Edinson Cavani was promised that the sound of the Stretford End would make his decision to stay at Manchester United for another year worthwhile. How pleased he must have been, then, with his wonderful 35-yard lob to open the scoring in front of that famous stand, and to hear a roar of approval from the first 10,000 United fans to visit Old Trafford since the start of the pandemic.
The finest goal to be scored in this part of Manchester this season was, thankfully, seen by supporters at first hand but it would not be a winning one. Scott Parker’s relegated Fulham spoiled the party atmosphere to earn a deserved point, with Joe Bryan capitalising on United’s air of complacency and equalising in the second half, but those lucky enough to be in attendance nevertheless went home happy.
Even so, the rancour and bitterness that has orbited the club over the last few weeks persisted, with anti-Glazer chants and placards and smatterings of green and gold among the swathes of red empty seats. This may have been United’s first home game with fans inside the ground this season but technically, it was not the first time that their supporters have been inside Old Trafford.
Yet when Cavani scored his quite wonderful opening goal and performed his trademark bow and arrow celebration in front of those United fans for the first time, there was a brief harmony.
Before kick-off, Bruno Fernandes was awarded for scoring United’s goal of the season, an arcing shot from distance in February’s draw with Everton. If he has any shame, he will have handed the prize back at full time. Then again Cavani may let him keep it, given that it was Fernandes’ dummy of a David de Gea pass which deceived the Fulham defence and allowed the ball to run through to the unmarked Uruguayan.
Some 35 yards out from an expectant Stretford End, he spotted Alphonse Areola stationed off his goal line. The Fulham goalkeeper became suddenly aware of his vulnerability and started back-pedalling but it was already too late. Cavani found exactly the right height, above Areola’s desperate hand but below the crossbar. The celebrations of the 10,000 inside Old Trafford were loud and would have been louder still if Cavani had not momentarily taken their breath away.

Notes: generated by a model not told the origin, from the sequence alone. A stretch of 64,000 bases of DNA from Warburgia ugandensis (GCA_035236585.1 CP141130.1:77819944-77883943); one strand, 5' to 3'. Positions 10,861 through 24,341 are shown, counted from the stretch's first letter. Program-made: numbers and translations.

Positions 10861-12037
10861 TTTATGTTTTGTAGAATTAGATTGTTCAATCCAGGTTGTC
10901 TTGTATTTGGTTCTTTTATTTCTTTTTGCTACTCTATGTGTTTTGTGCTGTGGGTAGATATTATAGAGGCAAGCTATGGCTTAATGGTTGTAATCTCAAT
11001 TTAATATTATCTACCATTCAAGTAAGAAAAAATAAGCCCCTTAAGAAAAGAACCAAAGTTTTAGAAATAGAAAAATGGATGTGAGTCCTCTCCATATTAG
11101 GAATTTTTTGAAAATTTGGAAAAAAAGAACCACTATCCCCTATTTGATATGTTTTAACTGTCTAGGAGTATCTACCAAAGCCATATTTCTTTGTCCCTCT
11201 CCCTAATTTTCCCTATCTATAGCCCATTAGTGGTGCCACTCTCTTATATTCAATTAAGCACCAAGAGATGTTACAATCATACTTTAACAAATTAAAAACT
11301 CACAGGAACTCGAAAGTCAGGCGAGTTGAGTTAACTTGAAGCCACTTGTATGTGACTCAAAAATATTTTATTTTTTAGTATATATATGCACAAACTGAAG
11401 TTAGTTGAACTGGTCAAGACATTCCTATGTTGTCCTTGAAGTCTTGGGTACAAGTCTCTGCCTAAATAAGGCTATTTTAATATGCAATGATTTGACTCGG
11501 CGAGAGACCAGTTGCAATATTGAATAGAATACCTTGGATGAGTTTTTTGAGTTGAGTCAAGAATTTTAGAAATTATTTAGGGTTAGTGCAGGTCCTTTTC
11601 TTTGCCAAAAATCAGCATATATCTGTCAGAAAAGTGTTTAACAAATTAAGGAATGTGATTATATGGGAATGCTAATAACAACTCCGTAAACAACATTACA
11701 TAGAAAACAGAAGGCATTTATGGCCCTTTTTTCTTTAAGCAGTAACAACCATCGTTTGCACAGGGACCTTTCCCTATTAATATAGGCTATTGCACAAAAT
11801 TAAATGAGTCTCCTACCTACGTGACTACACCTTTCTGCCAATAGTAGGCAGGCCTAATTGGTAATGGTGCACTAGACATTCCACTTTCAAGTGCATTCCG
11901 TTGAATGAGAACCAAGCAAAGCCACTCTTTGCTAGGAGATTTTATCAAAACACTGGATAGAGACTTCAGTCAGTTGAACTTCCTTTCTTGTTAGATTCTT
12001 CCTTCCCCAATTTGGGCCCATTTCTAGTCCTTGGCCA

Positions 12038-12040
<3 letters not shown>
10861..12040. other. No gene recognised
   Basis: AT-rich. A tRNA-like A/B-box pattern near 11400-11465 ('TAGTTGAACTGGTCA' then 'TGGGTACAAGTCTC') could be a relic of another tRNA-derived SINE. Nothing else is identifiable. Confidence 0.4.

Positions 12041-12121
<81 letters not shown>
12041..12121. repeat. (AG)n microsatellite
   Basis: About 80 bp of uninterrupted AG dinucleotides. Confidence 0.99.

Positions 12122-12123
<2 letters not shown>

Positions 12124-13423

As is seemingly the way with modern football though, a beautiful goal cannot pass without a spot of pedantry. And in fairness, once you slowed the footage down and split the frames-per-second, it was hard to see how it had counted. Cavani was in an onside position for Fernandes’ intervention but offside for De Gea’s kick, and not one of the replays showed proof that Fernandes had actually touched the ball. De Gea, in fact, was credited with the assist.
The explanation from Stockley Park was that Simon Hooper, the VAR, had no images that definitively showed Fernandes [italics] did not [/italics] touch the ball, which were necessary in order for Cavani to be ruled offside. And though unfair on a relegated but competitive Fulham side still playing for pride, there was a compelling case to let the goal stand on its beauty alone.
Parker’s players could feel aggrieved but responded well enough, ending the half stronger than a United side which was enjoying the end-of-season atmosphere a little too much. Fabio Carvalho should really have punished such complacency when he muscled Victor Lindelof away from the ball to run through one-on-one with De Gea, but his attempt was tame and too close to the United goalkeeper.
De Gea had been selected after Dean Henderson’s evening to forget in the defeat to Liverpool and had to be alert again at the start of the second half, first denying Ademola Lookman from a tight angle and then holding Carvalho’s follow-up. United were living dangerously but passed up opportunities to give themselves a more comfortable lead, with Mason Greenwood firing a one-on-one straight into Areola.
Two minutes later, Fulham had the equaliser that their response deserved. Luke Shaw losing a fifty-fifty with Andre-Frank Zambo Aguissa afforded Bobby De Cordova-Reid with the time to break down United’s vacated left flank and cross for Bryan, his former team-mate in Bristol City’s academy. Another lengthy VAR check followed but after much deliberation, the goal stood.
United could not regain the lead. The highlight of the closing stages was an ovation for Cavani, replaced late on by Donny van de Beek. Old Trafford has a new hero and he finally has a crowd to entertain.
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